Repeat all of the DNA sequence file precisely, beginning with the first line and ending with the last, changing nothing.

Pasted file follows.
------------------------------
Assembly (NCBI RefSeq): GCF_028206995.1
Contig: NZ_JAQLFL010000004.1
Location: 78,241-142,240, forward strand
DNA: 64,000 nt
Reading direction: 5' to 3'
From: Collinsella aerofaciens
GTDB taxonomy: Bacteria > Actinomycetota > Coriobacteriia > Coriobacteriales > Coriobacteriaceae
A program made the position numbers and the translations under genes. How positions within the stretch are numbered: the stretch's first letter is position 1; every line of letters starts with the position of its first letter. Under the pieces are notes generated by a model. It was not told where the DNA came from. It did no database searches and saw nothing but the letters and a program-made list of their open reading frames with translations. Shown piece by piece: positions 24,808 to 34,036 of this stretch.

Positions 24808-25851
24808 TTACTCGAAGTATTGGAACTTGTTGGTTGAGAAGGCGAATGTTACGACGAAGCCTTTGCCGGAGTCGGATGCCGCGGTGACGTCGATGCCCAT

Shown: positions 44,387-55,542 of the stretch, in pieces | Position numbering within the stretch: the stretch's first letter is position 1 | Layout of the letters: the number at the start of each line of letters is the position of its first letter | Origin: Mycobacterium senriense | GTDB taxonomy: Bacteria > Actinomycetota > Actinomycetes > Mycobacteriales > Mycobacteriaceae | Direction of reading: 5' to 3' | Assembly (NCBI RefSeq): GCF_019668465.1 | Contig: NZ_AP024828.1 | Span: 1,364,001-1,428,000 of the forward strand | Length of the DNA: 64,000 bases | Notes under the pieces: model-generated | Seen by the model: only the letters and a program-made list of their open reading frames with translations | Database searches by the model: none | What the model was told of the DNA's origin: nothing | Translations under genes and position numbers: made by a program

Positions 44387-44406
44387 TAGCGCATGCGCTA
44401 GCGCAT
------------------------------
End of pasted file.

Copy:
Assembly (NCBI RefSeq): GCF_028206995.1
Contig: NZ_JAQLFL010000004.1
Location: 78,241-142,240, forward strand
DNA: 64,000 nt
Reading direction: 5' to 3'
From: Collinsella aerofaciens
GTDB taxonomy: Bacteria > Actinomycetota > Coriobacteriia > Coriobacteriales > Coriobacteriaceae
A program made the position numbers and the translations under genes. How positions within the stretch are numbered: the stretch's first letter is position 1; every line of letters starts with the position of its first letter. Under the pieces are notes generated by a model. It was not told where the DNA came from. It did no database searches and saw nothing but the letters and a program-made list of their open reading frames with translations. Shown piece by piece: positions 24,808 to 34,036 of this stretch.

Positions 24808-25851
24808 TTACTCGAAGTATTGGAACTTGTTGGTTGAGAAGGCGAATGTTACGACGAAGCCTTTGCCGGAGTCGGATGCCGCGGTGACGTCGATGCCCAT

Shown: positions 44,387-55,542 of the stretch, in pieces | Position numbering within the stretch: the stretch's first letter is position 1 | Layout of the letters: the number at the start of each line of letters is the position of its first letter | Origin: Mycobacterium senriense | GTDB taxonomy: Bacteria > Actinomycetota > Actinomycetes > Mycobacteriales > Mycobacteriaceae | Direction of reading: 5' to 3' | Assembly (NCBI RefSeq): GCF_019668465.1 | Contig: NZ_AP024828.1 | Span: 1,364,001-1,428,000 of the forward strand | Length of the DNA: 64,000 bases | Notes under the pieces: model-generated | Seen by the model: only the letters and a program-made list of their open reading frames with translations | Database searches by the model: none | What the model was told of the DNA's origin: nothing | Translations under genes and position numbers: made by a program

Positions 44387-44406
44387 TAGCGCATGCGCTA
44401 GCGCAT